Rob Dolby
15 Posted 18/03/2024 at 10:33:17
Ray 10. Age wouldn't prevent Southall from roles at the club.

Vaughan is a newly appointed loans manager – that's a non-playing, non-coaching role.

Who looks after the kids that fall off the reject merry-go-round? Would it not make sense to have a role to protect kids' mental health once rejection comes calling?

At our club, we need as many quality people as possible. Southall is a selfless hero to many, I don't see any reason we can't bring his qualities back into the club.

A few home truths wouldn't go amiss either.

Ray Roche
16 Posted 18/03/2024 at 12:50:49
Rob, I’m not being ageist, I just can’t imagine a role for him, anymore than I could imagine Hodgson as our manager.
Can you think of a role? Not being sarcastic or argumentative, I just wouldn’t want him tarnishing his image at the club.
Danny O’Neill
17 Posted 18/03/2024 at 13:02:26
I think despite his age and appearance Ray, his connection with the supporters would not tarnish him as much as Graham Sharp did by siding with a board that criticised its own and abandoned us.

That still really upsets me.

Brent Stephens
18 Posted 18/03/2024 at 13:12:40
Danny, that sounds more like an ambassadorial role in relation to the fans. I'd be looking for a more substantive impact internally, on the playing / development side.
Danny O’Neill
19 Posted 18/03/2024 at 13:26:57
Goalkeeping coach Brent?

I'd just like to see him back at the club in some capacity.

Jay Harris
20 Posted 18/03/2024 at 14:10:44
True legend and the best GK in the world for a period of time and one of the best human beings all the time.

He gave me nmy greatest memories in 65 years of watching Everton.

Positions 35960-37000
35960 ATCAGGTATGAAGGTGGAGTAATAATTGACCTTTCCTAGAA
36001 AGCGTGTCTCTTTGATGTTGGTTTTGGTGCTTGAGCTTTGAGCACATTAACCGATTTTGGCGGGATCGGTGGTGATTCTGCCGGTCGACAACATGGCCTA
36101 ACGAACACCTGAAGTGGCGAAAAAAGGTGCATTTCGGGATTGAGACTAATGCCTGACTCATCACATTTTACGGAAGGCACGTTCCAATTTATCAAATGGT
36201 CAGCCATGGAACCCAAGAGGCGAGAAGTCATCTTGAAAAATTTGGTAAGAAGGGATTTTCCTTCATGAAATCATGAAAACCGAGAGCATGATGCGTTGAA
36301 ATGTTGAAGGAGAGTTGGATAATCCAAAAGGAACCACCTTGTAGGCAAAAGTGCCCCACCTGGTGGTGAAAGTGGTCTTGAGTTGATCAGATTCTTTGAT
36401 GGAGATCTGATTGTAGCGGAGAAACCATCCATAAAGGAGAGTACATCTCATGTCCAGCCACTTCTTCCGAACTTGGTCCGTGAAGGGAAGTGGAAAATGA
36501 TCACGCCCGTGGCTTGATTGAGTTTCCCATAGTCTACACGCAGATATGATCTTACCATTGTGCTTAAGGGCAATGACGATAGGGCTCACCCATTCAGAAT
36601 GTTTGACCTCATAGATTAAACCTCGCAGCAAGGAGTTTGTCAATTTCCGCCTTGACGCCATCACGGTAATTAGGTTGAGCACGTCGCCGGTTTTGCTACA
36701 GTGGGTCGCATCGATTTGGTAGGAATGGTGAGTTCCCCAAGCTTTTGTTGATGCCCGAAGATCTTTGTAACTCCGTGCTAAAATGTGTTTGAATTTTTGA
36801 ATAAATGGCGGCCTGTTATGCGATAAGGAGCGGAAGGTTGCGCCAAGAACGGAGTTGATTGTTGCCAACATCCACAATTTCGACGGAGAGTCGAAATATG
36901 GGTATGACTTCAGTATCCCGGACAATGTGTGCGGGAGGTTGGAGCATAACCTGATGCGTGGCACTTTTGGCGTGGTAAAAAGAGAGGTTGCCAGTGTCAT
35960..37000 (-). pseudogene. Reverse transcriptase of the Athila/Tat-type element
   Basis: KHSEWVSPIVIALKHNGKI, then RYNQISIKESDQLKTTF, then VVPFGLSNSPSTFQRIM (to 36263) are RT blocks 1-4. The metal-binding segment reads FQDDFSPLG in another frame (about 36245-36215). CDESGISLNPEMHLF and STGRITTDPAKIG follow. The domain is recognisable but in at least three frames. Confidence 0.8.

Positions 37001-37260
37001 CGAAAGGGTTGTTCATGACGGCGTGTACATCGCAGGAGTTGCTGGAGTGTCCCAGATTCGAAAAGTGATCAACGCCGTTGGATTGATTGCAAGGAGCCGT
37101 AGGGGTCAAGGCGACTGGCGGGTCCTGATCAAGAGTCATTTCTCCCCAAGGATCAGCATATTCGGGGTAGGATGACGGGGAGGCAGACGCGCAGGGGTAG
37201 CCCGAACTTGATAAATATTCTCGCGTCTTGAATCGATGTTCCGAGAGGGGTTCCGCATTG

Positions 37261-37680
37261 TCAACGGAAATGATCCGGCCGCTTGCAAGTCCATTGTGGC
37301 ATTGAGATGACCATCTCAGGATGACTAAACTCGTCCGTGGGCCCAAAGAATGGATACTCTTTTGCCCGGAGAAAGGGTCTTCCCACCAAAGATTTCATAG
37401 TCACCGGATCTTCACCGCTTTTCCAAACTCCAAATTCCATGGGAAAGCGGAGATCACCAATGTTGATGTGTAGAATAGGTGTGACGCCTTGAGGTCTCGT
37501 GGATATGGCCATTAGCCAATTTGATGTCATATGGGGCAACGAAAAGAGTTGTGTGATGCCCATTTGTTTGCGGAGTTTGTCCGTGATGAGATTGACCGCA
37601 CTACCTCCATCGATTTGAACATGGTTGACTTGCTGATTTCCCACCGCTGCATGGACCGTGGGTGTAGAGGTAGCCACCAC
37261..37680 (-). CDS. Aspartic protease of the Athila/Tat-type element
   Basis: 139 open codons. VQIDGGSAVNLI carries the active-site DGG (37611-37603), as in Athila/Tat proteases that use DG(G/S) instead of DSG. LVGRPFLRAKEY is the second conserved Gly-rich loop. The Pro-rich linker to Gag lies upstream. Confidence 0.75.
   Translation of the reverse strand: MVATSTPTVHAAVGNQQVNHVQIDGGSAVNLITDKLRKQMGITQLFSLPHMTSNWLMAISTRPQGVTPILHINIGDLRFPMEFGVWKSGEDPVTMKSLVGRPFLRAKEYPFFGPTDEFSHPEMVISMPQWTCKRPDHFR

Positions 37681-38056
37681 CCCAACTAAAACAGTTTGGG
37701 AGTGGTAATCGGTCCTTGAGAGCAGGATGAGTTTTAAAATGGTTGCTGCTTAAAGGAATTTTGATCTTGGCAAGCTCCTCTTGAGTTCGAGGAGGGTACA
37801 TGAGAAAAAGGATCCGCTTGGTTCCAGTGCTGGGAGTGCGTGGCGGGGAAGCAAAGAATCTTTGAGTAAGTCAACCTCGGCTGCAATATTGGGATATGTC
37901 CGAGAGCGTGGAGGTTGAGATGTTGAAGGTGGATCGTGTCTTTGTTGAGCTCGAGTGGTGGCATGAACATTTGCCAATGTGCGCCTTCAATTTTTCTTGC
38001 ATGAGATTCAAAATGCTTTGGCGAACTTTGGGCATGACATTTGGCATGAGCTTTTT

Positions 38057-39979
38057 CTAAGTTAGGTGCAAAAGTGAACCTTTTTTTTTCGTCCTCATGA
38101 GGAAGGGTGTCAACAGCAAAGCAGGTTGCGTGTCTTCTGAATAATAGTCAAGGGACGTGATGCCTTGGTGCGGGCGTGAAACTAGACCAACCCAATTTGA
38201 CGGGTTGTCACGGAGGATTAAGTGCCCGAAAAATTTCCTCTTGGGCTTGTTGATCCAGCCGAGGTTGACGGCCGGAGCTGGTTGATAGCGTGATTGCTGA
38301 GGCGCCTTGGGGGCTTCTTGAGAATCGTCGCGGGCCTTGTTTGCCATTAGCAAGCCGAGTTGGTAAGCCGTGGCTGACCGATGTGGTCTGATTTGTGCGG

As many have said even if the opposition were in one on one you would back big Nev to save it.

Unfortunately his honesty and bluntness is out of place in a corrupt and politically correct society.

Paul Tran
21 Posted 18/03/2024 at 14:12:18
I was right behind that goal when he saved Falco's header at WHL. Never seen a better save since.

The best keeper I have seen. The fact that Everton can't/won't find a role for a serial winner says more about the club than Nev.

I'd pay plenty of money to see him deal with the Big Hard Men of social media if they called him a 'woke snowflake' to his face.

Jack Convery
22 Posted 18/03/2024 at 14:18:27
Legend. Best in the world at his peak. Great man too.
Charles Ward
23 Posted 18/03/2024 at 18:53:57
Definitely one of the best keepers to have played in our lifetimes — although my granddad would often mutter about that, their Elisha Scott thwarting Dixie Dean.

Nev has been out of football too long to take up a coaching role and, unfortunately, his desire to speak truth to power doesn't fit in with the pipsqueaks running the club.

Jon Harding
24 Posted 19/03/2024 at 11:26:41
There have been loads of brilliant books written about football over the years but player and manager autobiographies are very rarely that entertaining or insightful.

Big Nev's is an exception to that rule and should be compulsory reading for all Evertonians.

But maybe I'm just biased because I hail from the same part of North Wales as the big man and am old enough to have seen him in the flesh.

I'd also recommend Tim Cahill's "Legend".

John Coughlan
25 Posted 20/03/2024 at 09:05:17
Thanks for reading the article and commenting, folks. Below are links to our podcast episode reviewing the book.




Quite a fella, that Neville Southall. Are all Everton players this nice?!